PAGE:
83. 83. www.jntuworld.com Chapter 5: SINGLE-STAGE BJT AMPLIFIERS AND THE COMMON EMITTER AMPLIFIER • Here is the result, showing input and output signals... NOTE THAT THE SPICE DECK CONTAINS AN OUTPUT COUPLING CAPACITOR, which explains why the AC-coupled output is centered around 0 V while the collector voltage si swinging near to + 12 V! cutoff (clipping) saturation G. Kovacs ©1997 Page 78
84. 84. www.jntuworld.com Chapter 5: SINGLE-STAGE BJT AMPLIFIERS AND THE COMMON EMITTER AMPLIFIER • Below is an expanded view of the output signal (AC-coupled)... 2.0V CUTOFF (maximum positive swing) 1.0V 0.0V -1.0V -2.0V SATURATION (slope becomes +1) -3.0V 0s 0.2ms V(Vout) Exit Add_trace Display_control 0.4ms 0.6ms 0.8ms 1.0ms Time Remove_trace X_axis Y_axis Plot_control Macros Hard_copy Cursor Zoom Label • Now you can see why we bother looking at the transfer function... it predicts the kind of distortions you see when you over-drive an emitter-degenerated (un-bypassed RE) common-emitter amplifier. G. Kovacs ©1997 Page 79
85. 85. www.jntuworld.com Chapter 5: SINGLE-STAGE BJT AMPLIFIERS AND THE COMMON EMITTER AMPLIFIER 10: THE BOTTOM LINE ON DESIGN OF CE AMPLIFIERS • Typically you design to meet a power dissipation specification (i.e. the maximum I C tolerable for a reasonable battery life...) and want maximum output signal swing... let’s go through the thinking behind it and then a design example using the methods of Sedra and Smith. VCC RB1 I B1 VCC RC vo VC vo VB IB 1 3 +vo -vo vin GROUND R B2 I B2 RE 1 3 VB (usually bypassed) 1 3 VEE VEE • Typical VCC = +15 V, typical VEE = -15 V (other common voltages = +/- 12 V) • The rule of thumb approach is to design for the voltage between the power supplies to be split (roughly) into thirds.... VB = 1 VCC - V EE 3 VC ≈ 2 (V − VEE ) NOTE that this is not a design constraint! 3 CC Note that the VC value specified is the quiescent (no input signal) value). Do not try to force it to that value. VC may be considerably lower if the current (and gain) is increased. 1) Assuming that you know the desired DC collector current, you compute the resistor values (for DC) that give you this current. 2) Then choose the bias resistors RB1 and R B2 so that the 1/3 rule is obeyed and so that the base current is in the range IB ≈ 0.1 IB1 so that the “voltage divider” assumption is reasonably close (i.e. the base current doesn’t change VB much). G. Kovacs ©1997 Page 80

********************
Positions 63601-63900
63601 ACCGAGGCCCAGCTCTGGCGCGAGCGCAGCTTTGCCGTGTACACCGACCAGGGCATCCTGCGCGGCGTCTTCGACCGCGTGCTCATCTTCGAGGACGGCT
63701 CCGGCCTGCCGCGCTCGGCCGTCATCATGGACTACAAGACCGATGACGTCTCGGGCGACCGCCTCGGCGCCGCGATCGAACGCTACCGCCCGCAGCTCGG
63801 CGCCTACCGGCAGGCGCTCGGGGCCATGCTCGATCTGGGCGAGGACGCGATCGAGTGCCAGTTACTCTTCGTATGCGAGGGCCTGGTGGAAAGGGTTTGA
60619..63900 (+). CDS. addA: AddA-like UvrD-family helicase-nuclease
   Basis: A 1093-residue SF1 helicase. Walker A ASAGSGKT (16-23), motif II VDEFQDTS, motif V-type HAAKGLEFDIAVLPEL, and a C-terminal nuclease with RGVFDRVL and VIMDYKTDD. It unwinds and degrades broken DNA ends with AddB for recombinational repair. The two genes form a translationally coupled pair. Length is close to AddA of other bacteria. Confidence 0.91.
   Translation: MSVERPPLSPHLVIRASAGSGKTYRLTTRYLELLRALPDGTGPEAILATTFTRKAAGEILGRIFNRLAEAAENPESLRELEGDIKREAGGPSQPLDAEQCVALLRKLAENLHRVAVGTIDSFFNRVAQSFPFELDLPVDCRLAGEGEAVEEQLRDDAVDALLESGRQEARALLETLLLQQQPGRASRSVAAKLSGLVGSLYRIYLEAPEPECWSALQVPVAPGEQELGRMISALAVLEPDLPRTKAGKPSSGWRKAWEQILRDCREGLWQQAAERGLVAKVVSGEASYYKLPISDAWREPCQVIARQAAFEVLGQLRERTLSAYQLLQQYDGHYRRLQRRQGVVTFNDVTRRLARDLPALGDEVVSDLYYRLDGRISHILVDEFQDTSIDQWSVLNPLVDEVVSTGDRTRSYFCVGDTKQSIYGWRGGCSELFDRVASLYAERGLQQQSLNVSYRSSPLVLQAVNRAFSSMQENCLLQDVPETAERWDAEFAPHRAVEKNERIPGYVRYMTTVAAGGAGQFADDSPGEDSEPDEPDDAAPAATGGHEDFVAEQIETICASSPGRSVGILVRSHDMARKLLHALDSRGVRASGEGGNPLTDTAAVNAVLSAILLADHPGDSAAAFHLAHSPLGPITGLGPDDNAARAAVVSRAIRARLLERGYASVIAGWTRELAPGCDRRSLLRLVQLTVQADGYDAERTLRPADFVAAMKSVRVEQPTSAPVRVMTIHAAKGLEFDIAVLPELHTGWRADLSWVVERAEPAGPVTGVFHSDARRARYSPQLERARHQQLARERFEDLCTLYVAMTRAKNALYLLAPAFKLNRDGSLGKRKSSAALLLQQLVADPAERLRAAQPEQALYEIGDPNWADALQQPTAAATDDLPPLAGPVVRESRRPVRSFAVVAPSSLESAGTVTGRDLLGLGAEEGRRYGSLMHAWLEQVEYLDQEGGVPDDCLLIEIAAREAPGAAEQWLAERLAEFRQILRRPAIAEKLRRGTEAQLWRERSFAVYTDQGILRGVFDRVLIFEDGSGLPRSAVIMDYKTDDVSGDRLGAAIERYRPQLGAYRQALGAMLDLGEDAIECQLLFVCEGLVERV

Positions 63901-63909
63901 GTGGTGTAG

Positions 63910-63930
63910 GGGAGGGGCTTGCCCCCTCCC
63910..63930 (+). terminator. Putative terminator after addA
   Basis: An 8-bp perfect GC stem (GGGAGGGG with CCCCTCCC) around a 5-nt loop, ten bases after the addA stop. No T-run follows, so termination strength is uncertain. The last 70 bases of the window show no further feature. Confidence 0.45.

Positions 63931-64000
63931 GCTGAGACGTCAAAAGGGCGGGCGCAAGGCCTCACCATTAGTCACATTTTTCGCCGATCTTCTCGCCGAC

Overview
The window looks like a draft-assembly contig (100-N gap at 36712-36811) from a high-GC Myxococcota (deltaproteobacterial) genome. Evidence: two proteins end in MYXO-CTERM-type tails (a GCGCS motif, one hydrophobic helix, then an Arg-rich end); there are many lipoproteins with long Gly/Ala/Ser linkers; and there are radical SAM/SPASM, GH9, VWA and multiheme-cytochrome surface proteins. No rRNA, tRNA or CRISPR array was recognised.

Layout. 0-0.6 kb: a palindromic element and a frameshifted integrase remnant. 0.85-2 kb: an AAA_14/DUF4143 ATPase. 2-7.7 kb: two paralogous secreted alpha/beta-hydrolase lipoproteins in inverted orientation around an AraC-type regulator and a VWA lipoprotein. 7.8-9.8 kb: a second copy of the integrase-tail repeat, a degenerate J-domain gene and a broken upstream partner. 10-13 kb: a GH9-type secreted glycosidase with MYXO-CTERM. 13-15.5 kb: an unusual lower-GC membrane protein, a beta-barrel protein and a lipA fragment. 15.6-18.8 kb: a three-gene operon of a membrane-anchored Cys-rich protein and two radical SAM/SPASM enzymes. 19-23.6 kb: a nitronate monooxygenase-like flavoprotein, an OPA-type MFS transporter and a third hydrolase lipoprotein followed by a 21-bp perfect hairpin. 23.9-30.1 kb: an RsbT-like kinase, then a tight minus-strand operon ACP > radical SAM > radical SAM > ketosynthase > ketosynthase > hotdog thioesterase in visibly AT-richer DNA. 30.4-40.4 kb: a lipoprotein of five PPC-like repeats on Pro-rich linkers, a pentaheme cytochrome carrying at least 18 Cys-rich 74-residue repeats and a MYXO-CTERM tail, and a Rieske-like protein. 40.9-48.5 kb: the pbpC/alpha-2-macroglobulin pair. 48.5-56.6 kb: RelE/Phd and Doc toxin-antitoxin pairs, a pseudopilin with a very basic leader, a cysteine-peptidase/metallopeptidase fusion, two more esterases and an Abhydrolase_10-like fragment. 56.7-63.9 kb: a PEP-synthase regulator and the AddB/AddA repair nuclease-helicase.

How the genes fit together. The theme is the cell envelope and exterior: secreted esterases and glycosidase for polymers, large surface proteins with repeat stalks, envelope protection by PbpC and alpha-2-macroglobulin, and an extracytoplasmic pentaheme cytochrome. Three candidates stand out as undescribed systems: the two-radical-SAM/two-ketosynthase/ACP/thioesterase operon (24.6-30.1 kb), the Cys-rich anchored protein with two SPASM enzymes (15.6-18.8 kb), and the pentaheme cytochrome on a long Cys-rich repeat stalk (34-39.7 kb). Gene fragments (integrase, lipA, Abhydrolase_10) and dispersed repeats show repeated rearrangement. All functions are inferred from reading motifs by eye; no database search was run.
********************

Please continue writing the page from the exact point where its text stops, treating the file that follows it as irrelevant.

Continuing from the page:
86. 86. www.jntuworld.com Chapter 5: SINGLE-STAGE BJT AMPLIFIERS AND THE COMMON EMITTER AMPLIFIER Rules of thumb for this are: VBB >> V BE This ensures that small variations in VBE (near 0.7V) will be dwarfed by VBB being so much higher so that IB will not change much... Remember that I E = RE >> RB β+1 VBB − VBE RE This ensures that RE is large enough to provide adequate local feedback to stabilize IE (and hence, IC)... The term on the right is simply the Thévenin equivalent of the bias resistors as “seen” from the emitter (remember that dividing by (β + 1) “transforms” resistances from the base circuit to the perspective of the emitter circuit). 11: THE ART OF CE DESIGN (AN INTRO) • Which ever approach you take to designing CE amplifiers, you will typically be designing them to meet certain specifications, such as gain, power dissipation (quiescent), specific collector (or emitter current), etc. • The approach you take depends on which of these specifications are given and which are most important. • For example, if the gain was specified, you would probably start with the voltage gain equation for the configuration you wish to use to get a feel for the constraint. The equation for the case where RE is bypassed is, Av =  RB || rπ  vo = −  g m RC vs  R S + R B || rπ  and for when RE is not bypassed, ' '  RB || rπ  '  R B ||r π   g m  vout AV = = − g R = −  RC '  m C '  v in  R S + R B || rπ   R S + R B ||r π   1 + g m R E  '  R B ||r π  RC ≈ − '   R S + R B ||r π  R E G. Kovacs ©1997 if g m R E >> 1 Page 81